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Habib: Heat's now on Tua Tagovailoa, Dolphins' O-line to handle pressure that's coming

Sunday's six sacks allowed matched the total in the previous four games combined

Hal Habib
Palm Beach Post
Broncos defensive end DeShawn Williams records one of six sacks of the Dolphins' Tua Tagovailoa.

Vic Fangio’s days of coaching defense date back to the Jimmy Carter administration. To say Tua Tagovailoa hadn’t been born would undersell this by a mile. Tagovailoa wasn’t born for another 19 years.

So when Fangio sat down with his Denver Broncos coaching staff to construct a game plan against the Dolphins, there was one direction to point: squarely at the kid wearing No. 1. So much so that six sacks of Tagovailoa tell only half the story of the heat the Broncos brought.

“If you asked me before the game, I was planning on doing it even more than we did,” Fangio said after the Broncos won 20-13 to end Miami’s five-game winning streak.

Dolphins quarterback Tua Tagovailoa iss sacked by Broncos defensive end DeMarcus Walker (57) and outside linebacker Bradley Chubb (55) during the second quarter of Sunday's game in Denver.

Contained within that one sentence are all sorts of issues confronting Brian Flores and the Dolphins now.

The Broncos went into the game planning to be aggressive and came out of it with six sacks for 33 yards — after dialing back aggression? Any inclination to thank him for being gracious is put on the back burner out of concerns that this reconstruction project on the Dolphins’ offensive line — featuring three rookies seeing extensive playing time — has hit a bump in the road.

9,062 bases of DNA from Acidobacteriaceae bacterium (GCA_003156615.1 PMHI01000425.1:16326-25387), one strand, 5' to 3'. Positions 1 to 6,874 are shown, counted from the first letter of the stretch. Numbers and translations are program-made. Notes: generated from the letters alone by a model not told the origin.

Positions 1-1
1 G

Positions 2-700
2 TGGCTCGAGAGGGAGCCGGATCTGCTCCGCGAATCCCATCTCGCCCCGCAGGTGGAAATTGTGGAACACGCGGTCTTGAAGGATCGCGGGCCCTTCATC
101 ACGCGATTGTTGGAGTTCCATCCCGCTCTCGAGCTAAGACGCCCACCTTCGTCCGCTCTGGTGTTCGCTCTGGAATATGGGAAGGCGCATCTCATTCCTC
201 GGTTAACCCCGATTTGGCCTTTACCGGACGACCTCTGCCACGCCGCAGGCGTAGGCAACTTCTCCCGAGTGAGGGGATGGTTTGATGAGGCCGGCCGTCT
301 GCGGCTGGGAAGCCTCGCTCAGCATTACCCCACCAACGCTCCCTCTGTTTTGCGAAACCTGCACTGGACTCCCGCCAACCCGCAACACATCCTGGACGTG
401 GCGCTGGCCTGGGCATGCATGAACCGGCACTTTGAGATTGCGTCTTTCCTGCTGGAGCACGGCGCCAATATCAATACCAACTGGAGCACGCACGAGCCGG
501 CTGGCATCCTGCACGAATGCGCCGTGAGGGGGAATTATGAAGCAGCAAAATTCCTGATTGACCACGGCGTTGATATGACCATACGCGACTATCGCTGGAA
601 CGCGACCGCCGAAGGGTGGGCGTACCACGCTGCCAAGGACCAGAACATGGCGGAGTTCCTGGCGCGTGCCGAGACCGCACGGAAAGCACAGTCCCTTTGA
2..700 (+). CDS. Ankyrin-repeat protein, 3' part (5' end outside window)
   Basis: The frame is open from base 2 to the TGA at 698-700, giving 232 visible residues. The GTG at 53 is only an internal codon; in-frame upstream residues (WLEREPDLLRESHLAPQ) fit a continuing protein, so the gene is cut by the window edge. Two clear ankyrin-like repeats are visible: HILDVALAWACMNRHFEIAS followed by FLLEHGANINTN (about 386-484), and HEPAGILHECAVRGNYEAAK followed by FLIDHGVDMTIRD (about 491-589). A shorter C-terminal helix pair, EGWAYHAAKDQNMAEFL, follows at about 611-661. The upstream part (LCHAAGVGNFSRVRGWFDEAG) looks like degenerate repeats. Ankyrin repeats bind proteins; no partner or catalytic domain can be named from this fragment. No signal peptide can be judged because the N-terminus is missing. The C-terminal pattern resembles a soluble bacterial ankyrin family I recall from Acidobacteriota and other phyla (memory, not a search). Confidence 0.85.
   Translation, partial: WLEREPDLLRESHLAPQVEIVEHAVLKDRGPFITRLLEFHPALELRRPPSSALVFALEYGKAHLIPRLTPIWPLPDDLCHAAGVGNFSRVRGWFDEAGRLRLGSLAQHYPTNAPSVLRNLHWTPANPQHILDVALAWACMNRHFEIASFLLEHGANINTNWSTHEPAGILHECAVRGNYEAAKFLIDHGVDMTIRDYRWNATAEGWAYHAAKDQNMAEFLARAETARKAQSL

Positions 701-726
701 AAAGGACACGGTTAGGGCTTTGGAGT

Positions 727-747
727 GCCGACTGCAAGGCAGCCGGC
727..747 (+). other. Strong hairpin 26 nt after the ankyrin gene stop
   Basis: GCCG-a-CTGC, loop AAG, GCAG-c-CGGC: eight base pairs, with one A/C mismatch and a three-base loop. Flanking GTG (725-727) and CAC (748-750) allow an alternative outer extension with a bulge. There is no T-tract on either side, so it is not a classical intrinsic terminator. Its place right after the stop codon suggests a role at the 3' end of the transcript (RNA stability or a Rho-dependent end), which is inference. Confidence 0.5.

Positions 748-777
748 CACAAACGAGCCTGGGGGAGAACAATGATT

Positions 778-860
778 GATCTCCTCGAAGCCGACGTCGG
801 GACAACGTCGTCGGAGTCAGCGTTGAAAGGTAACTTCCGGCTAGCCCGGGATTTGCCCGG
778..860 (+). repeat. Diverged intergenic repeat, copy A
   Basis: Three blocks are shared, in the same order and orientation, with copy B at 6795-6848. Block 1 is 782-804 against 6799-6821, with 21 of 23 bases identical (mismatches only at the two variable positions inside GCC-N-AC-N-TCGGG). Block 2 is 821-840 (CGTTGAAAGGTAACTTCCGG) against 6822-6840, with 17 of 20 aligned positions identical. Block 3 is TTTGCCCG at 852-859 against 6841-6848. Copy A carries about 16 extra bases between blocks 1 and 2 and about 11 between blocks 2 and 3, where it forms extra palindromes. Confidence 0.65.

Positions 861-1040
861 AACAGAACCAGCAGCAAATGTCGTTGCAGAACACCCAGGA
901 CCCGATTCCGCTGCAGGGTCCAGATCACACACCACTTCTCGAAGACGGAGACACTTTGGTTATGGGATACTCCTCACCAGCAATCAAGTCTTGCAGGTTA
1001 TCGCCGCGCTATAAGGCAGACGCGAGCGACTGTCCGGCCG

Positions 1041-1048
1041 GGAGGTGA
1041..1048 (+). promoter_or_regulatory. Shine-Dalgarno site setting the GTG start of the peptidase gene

One bad week does not wipe out weeks of promising results, just as Tagovailoa’s rally at Arizona does not make him Patrick Mahomes. Six sacks allowed matched the previous four games combined, so the line had to be doing something right.

But the blueprint is there, on tape, for the Jets and Bengals to study and copy in a quest to end their own pass-rush issues.

Tagovailoa, too, must study it with the realization that the same guys running stunts and blitzes to confuse him also were coming after Ryan Fitzpatrick on Miami’s final two series. Even though they knew Fitz would be passing on every down, they never dropped him.

“They seemed like they were getting some pressure up front, so what are some things that I can do as a quarterback to combat that?” Fitzpatrick said rather rhetorically.

Amid their in-game and postgame teacher-student conversations, Fitz didn’t even have to point out the first correction Tagovailoa must make.

“I felt like I was holding the ball a little too long,” Tagovailoa said.

To wait more than about three seconds is to invite trouble. And trouble came, even with the Broncos minus the menacing Von Miller. In addition to the sacks, the Broncos had eight quarterback hits. Thus, the Dolphins gained just 3.8 yards per pass play — and that number hovered below 2.0 until Fitzpatrick passed for 117 yards.

“We just wanted to get to him early and try to rattle him up a little bit early, and we feel like we did that,” linebacker Bradley Chubb said of Tagovailoa.